Dupre et al, 198848188 patients with type 1 diabetes within 6 weeks of initiation of insulin therapy
Aged 9–35 years
Europe and Canada
Cyclosporin 110 mg/kg daily
Trial length: 1 year
Insulin-free remission6 months: 38.7 vs. 19.1, p < 0.001
12 months: 24.2 vs. 9.8, p < 0.002
Loss to follow-up numbers do not add upRCTIb
Martin et al, 199149188 patients with type 1 diabetes within 6 weeks of initiation of insulin therapy
Aged 9–35 years
Europe and Canada
Follow-up from above trial using statistical twin pairs
Cyclosporin or placebo discontinued on average at 13.8 ±7.4 months
HbA1c6 months after discontinuation of intervention: p < 0.05
15 months after discontinuation of intervention: no significant difference
Numbers not given – only presented as a graphFollow-up from RCT reported above 48IIa
Levy-Marchal et al, 19865128 children with diabetes
Aged 2–15 years
Cyclosporine A soon after start of insulin therapy given 3 times a day for 6 months
Target trough plasma levels of 100 ng/ml, dosage 9.8 ± 3.4 mg/kg/day (n = 14)
target trough plasma levels of 200 ng/ml, dosage 17 ± 4 mg/kg/day (n = 14)
control group children referred to unit in the year before this study (n = ?)
  1. Remission period
  2. Adverse effects
  1. No difference among treatment groups and control.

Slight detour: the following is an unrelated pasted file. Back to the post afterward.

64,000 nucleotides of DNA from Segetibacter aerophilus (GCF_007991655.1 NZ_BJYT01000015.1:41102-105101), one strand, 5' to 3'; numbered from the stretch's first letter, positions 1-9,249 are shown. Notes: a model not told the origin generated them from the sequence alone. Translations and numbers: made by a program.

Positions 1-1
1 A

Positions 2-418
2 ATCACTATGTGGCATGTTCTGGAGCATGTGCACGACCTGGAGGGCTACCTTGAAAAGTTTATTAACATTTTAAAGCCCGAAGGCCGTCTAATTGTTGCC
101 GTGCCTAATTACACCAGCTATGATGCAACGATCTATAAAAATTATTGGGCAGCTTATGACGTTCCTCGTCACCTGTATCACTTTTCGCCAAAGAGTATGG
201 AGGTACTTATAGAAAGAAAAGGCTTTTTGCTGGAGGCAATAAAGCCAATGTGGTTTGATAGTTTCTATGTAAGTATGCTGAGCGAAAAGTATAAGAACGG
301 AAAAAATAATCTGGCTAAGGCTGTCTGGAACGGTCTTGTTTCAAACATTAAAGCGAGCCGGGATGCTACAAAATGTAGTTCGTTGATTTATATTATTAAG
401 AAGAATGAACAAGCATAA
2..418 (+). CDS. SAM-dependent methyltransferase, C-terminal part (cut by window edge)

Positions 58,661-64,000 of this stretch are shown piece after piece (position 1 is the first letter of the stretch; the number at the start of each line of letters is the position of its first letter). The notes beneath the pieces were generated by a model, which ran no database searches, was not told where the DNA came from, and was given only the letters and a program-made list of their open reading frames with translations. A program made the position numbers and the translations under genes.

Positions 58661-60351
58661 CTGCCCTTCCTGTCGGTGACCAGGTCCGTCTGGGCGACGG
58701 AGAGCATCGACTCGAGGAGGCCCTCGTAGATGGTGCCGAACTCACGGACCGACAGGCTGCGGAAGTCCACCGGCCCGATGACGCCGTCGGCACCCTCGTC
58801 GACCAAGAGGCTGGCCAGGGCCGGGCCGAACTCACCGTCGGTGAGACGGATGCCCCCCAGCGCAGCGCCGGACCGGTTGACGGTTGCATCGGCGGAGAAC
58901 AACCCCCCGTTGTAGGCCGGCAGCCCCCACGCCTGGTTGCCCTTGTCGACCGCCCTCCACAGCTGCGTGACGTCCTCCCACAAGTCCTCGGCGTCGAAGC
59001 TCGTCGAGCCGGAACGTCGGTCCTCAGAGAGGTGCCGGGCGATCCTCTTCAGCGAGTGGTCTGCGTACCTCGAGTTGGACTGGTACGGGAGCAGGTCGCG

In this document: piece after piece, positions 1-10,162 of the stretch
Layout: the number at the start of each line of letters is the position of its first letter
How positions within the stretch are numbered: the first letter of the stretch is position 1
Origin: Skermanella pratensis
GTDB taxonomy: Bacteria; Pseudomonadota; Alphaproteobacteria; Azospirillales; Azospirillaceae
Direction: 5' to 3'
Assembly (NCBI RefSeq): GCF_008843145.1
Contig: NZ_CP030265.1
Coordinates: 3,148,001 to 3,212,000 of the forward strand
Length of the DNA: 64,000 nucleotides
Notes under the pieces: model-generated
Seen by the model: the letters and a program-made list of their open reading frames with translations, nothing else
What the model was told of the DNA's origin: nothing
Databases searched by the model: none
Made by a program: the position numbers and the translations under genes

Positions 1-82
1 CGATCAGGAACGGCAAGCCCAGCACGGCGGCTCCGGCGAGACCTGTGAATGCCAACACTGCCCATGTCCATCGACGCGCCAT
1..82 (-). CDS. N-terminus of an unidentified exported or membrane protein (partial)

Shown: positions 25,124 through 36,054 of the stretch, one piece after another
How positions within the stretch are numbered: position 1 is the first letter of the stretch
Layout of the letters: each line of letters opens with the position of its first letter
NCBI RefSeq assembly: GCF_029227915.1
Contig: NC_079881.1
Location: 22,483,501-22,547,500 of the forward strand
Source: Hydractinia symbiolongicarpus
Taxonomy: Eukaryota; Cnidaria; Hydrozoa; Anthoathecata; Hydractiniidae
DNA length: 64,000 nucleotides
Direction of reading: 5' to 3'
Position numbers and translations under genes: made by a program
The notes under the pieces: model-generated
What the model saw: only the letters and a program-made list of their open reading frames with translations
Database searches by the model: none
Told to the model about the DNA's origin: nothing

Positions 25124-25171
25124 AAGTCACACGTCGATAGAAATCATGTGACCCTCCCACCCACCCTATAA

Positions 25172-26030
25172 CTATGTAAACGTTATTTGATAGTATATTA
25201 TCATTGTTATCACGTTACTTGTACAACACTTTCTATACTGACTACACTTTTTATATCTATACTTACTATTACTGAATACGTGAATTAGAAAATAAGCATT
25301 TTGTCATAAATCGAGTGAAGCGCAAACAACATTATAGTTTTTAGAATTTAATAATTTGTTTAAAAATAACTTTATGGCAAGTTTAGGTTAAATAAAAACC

2. At 6 months no remission: 3/14 vs. 0/14 vs. all controls n = ?
    At 6 months partial remission: 11/14 vs. 3/6 vs. 0/?
    At 6 months total remission: 5/14 vs. 3/6 vs. 0/?
  3. Cyclosporine A: in low-dose group alkaline phosphatases were evaluated. In high-dose groups, evaluated blood pressure in 6/14 cases and elevated plasma creatinine in 2 cases; all adverse effects were reversible after cyclosporine A was discontinued
Short articleNon-randomised intervention studyIIa
De Filippo et al, 199652130 children diagnosed with diabetes before 1988
Cyclosporin-treated children with diabetes mean age 10.0 ± 3.2 years, control children with diabetes mean age 11.1 ± 2.6 years
83 cyclosporin-treated children (treatment given at initial dosage of 7.2 ± 0.1 mg/kg/day, decreased stepwise then interrupted after 6–62 months depending on response to therapy)
47 children with diabetes not treated with cyclosporin
Follow-up 4 years
  1. Average frequency of severe hypoglycaemia
  1. During first 4 years of follow-up HbA1c level was lower by approximately 1–1.5% in cyclosporin-treated children compared with controls (displayed in graph – numbers not given)
  2. 0.03 ± 0.03 per patient per year vs. 0.23 ± 0.09 per patient per year, p < 0.05
Children from previous studyCohortIIa
Feutren et al, 198650122 patients aged 15–40 with type 1 diabetes
Mean age 25.7 ± 0.6 (SEM) years
Cyclosporin 7.5 mg/kg/day
Followed up weekly for first month and then monthly
RemissionAt 6 months complete remission: 25.4% (16/57) vs. 18.6% (11/53) (not significantly different)
At 9 months complete remission: 24.1% vs. 5.8%, p < 0.01
At 6 months partial remission: 46% (13/57) vs. 28.8% (6/53)
Adverse effects: Hypertrichosis, gingival hyperplasia, parasthesias, hypertension, abdominal discomfort, lymphadenopathy, adenofibroma of the breast
Randomisation based on sequence of entry to the studyRCTIb

From: Evidence tables

Cover of Type 1 Diabetes
Type 1 Diabetes: Diagnosis and Management of Type 1 Diabetes in Children and Young People.
NICE Clinical Guidelines, No. 15.2.
National Collaborating Centre for Women's and Children's Health (UK).
London: RCOG Press; 2004 Sep.
Copyright © 2004, National Collaborating Centre for Women’s and Children’s Health.

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